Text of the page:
There’s little doubt that writing/directing/acting team Aaron Moorhead and Justin Benson love to travel inside the shadowy world of the unknown, and often in mind-bending fashion that transcends a simple story yet takes you beyond the beyond of your expectations. I was a fan of their previous work The Endless and Synchronic, plus they offered up some fine Moon Knight episodes – which fit into their ‘style’ perfectly – and they’re back with Marvel for some second season Loki.
Like their preceding films, bang in the centre of Something in the Dirt is two characters, Levi (Justin Benson) and John (Aaron Moorhead), who witness supernatural events in their Los Angeles apartment not long after meeting and soon realise that instead of running from it, they try to document the paranormal happenings, which will hopefully give just them some fame and fortune into their otherwise less-successful lives.
In the opening scene, Levi (Benson) wakes up on the floor in his otherwise empty apartment, he’s got a Cobain-esque look (which gave me a little Something in the Way vibes), but there’s not much more to give us an idea of where we are. Picking up a crystal-like object from the flat to use as an ashtray, we notice a small side room and maths equations on the door frame, before he heads outside to meet neighbour John (Moorhead).
From here, we learn this is their first meeting and Levi’s flat is empty because he’s packed up and is leaving town soon. We also see John with a bloodstain on his shirt, which turns out to be from a photoshoot he was involved in, but there’s also a few visual suggestions/clues over a possible wider story, like planes flying a little too low, and a fire and helicopters on the hill behind their location but is it significant? That’d be for you to find out.
Even in the early scenes with the pair, it’s interesting that although they seem like loners in different ways, and they connect quite quickly, you don’t really know who they are behind what we’re told, and the stories they share. You forget they’re strangers but when they’re both back in Levi’s flat and the first supernatural ‘phenomena’ happens, that crucial part is pushed aside because you’re intrigued by the story as much as the characters.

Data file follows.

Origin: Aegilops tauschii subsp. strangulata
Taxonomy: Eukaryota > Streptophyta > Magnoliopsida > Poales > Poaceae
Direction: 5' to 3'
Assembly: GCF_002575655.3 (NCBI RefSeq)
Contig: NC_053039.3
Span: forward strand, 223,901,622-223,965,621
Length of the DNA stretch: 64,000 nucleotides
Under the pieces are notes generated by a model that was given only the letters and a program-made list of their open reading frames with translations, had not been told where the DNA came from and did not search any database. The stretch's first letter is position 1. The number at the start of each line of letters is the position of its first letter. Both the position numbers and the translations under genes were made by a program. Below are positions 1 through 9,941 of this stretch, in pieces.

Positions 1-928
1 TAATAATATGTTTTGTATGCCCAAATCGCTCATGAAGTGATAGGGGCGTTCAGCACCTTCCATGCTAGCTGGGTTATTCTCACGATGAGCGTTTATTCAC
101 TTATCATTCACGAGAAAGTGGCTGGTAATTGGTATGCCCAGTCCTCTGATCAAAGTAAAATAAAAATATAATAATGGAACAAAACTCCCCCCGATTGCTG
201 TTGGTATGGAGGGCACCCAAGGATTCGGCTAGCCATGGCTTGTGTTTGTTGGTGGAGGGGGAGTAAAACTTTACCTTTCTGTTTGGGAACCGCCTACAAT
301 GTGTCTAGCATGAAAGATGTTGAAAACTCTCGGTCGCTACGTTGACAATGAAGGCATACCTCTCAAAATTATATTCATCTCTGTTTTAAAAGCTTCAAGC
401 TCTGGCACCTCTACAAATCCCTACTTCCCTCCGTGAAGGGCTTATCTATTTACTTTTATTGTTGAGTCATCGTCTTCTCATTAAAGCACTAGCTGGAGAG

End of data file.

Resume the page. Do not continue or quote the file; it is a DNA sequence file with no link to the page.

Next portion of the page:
But then the first of a few twists and turns puts your understanding into question, as it cuts to a documentary-style interview. Cosmic puzzles are suggested, and other things we haven’t seen or learned about are indicated, despite back stories built to people we think we comprehend. So, while the overriding story is surrounding their discovery of something supernatural, marked with mathematics, conspiracies and facts about an old LA, it’s also a tale of who to trust.
Like the other creations from the filmmakers, Something in the Dirt can’t be discussed too much in detail here because it’s an experience. One that drags you into the mystery, and is bizarre enough to draw concern, but oddly captivating to. Is this a story within a story within a film? Are we being manipulated? What are the true roles of John and Levi? The obstacles build up, the story gathers pace like an electromagnetic wave with bright lights, doors that won’t shut, unerring scratches and unusual fruits to bear.
The use of sound also plays a huge part, combined with the score, entwining inside the story to make every aspect important. I was a fan of knocking Dan Brown ‘theories’, and also how the film continues the deconstruction of the world ending, reminding me of the original Donnie Darko cut and endeavouring to continue that discussion that Noah Wyle’s Prof Monnitoff cannot have, and so bringing those fantastically ‘big life’ questions to the forefront. Oh, plus there’s a little nod to Arcadia = if you know, you know.
I always think that the duo’s films are good with a beer or two, as you meld and mould into their little world. You’ll be cognitively intoxicated by the ever-turning mobius strip of a script and taken in by the almost normal characters mixed up in some strange situation – but a welcome one. Benson and Moorhead are both credible lead characters, you feel in limbo whether you’re part of a lie or hunting for the truth, and I don’t know how they put it together but it’s magical, it’s bizarre, it’s creepy and invigorating.